Neyahta'a liked to watch the interactions of her Ytyua'h. Liked to see how they got along, or shied away from each other.
When she was younger she found Tabrosu'et to be an interesting study. The only arrogant member of their tribe, yet he
called for such loyalty in Kelaun'et  even when he was busy insulting and riling up their other Xa'htus and E'sahs. She asked
the Spirits about it one day while perched on a sunning rock; her oily body turned blissfully warm by the heat.

"Ji'la nuy kasnee s'oa Tabrosu'et?" ("What is wrong with Tabrosu'et?") She queried in their tongue, the words smooth and
comforting to her at all times. Not like the other language they had been taught which always sounded gritty and unnatural
to her ears.

The Spirits had been silent at first. This surprised her, piqued her curiosity.  She repeated the question, pressing for an
answer that they were apparently unwilling to give.

Still their answer was silence, and Neyahta'a let it drop away until several weeks later when Tabrosu'et and Kelaun'et were

She asked again.

And the first Spirit said;  "Tabrosu'et kai'm klo'kahur sa'u."  ("Tabrosu'et was inexperienced.")

The next said; "Yenas'e suto m'ii osau'r. Tabrosu'et kai'm a'stua."  ("Did not bond with Spirit. Tabrosu'et was dying.")

She stopped asking after that, her thoughts turning reflective as she thought over what she had seen of her walking bone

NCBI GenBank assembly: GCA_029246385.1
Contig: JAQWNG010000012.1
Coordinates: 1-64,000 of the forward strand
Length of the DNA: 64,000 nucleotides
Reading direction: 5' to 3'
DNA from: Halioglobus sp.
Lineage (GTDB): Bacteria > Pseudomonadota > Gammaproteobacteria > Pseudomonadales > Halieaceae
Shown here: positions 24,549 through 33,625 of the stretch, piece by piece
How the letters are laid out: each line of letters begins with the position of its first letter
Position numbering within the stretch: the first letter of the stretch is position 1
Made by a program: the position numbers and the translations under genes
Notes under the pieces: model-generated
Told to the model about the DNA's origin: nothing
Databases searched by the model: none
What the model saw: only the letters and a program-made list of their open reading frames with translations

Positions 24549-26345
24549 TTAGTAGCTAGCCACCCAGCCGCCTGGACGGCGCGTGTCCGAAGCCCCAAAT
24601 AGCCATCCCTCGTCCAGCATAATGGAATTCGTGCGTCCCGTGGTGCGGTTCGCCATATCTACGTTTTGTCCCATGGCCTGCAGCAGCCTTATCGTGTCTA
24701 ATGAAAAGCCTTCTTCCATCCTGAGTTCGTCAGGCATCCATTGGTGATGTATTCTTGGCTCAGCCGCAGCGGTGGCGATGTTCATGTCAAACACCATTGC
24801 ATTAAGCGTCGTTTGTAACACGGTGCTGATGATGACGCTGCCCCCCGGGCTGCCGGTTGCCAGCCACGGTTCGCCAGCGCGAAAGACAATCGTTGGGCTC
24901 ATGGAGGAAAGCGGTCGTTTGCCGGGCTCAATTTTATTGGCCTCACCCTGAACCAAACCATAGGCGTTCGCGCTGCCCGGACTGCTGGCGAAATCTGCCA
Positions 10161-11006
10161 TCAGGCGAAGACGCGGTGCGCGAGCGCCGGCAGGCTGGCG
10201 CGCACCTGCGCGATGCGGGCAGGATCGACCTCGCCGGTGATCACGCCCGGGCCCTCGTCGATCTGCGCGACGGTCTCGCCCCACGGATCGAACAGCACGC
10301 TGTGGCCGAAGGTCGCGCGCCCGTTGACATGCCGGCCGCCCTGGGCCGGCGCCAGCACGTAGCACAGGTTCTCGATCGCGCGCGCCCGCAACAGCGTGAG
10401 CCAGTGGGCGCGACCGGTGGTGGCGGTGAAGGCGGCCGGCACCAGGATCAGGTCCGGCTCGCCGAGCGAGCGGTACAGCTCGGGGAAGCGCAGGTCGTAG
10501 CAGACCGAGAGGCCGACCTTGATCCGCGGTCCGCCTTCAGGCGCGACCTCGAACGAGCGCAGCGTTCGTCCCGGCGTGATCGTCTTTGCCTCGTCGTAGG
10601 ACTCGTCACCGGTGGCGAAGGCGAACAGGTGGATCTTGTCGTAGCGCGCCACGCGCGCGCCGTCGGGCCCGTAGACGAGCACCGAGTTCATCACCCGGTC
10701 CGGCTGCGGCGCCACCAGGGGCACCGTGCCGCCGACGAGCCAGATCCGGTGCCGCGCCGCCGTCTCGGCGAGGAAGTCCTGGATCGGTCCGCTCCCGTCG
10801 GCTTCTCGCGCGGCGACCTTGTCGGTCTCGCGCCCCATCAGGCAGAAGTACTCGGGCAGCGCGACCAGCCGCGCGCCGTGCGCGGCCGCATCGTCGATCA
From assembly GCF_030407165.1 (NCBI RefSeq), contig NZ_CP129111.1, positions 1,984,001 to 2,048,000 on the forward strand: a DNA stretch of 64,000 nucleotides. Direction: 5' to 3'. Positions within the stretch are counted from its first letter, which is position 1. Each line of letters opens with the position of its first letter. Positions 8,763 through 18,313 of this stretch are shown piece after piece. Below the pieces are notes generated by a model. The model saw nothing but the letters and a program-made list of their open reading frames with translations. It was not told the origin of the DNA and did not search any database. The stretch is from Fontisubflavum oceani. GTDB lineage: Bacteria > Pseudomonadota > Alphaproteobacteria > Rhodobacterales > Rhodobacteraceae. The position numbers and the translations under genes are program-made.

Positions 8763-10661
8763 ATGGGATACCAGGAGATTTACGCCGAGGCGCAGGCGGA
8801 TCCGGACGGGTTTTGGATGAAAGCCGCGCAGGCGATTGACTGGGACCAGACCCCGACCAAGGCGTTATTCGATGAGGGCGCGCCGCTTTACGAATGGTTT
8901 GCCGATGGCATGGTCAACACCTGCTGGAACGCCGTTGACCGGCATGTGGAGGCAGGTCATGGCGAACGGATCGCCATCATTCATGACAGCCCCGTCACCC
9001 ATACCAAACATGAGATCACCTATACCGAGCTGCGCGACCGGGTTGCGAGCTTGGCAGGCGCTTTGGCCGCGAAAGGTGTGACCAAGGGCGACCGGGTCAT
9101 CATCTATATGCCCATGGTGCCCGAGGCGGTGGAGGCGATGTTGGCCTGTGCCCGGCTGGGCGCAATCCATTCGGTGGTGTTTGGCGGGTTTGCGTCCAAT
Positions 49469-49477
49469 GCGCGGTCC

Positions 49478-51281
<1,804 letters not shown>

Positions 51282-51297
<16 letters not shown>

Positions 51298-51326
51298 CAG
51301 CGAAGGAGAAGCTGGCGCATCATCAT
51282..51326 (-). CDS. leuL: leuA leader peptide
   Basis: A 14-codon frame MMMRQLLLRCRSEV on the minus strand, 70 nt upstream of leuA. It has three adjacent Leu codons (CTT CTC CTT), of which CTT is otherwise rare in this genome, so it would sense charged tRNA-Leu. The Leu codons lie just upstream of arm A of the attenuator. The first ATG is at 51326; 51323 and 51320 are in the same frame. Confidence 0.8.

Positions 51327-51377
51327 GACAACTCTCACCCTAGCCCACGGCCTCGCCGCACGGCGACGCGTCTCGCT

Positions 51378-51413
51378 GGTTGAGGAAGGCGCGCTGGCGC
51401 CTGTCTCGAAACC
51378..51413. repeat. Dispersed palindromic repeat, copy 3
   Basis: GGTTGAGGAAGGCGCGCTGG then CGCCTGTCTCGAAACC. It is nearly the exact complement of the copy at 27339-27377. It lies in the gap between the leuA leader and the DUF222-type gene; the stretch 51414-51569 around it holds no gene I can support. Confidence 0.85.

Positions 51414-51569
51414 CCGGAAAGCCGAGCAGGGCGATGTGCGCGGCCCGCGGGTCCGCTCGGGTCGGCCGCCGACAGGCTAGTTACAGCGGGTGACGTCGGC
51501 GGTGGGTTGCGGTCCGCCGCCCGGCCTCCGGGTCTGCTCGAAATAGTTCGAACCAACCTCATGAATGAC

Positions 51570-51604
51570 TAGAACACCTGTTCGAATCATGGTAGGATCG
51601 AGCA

xa'htu. Had everything he had done been because of an inability to relate to them, a sickness? The questions were harsh
and heavy. The answers were oily and slicker than her own body.


It was midday, and Abraul'a was in the company of Yienn'et when the world went wrong. When the glorious greens of
X'ysahtu turned into a blurred smear of colours, sounds, and tumbling vertigo. She felt her paws falling through the ground
as her body fell, as the world went away. She remembers calling out for Yienn'et in shock, but the words were muffled and
scattered even to her own ears.

Everything was shifting, molding, and wrong-- so wrong--

And then the ground was under her feet again; warm, shifting grains. And gravity was suddenly there -- Abraul'a fell forward
with such force that her jaws snapped painfully together as she hit the sand. The force of the landing sent her senses
spiralling out of reach, and the pale hues of a sandy beach were whisked away by encroaching darkness.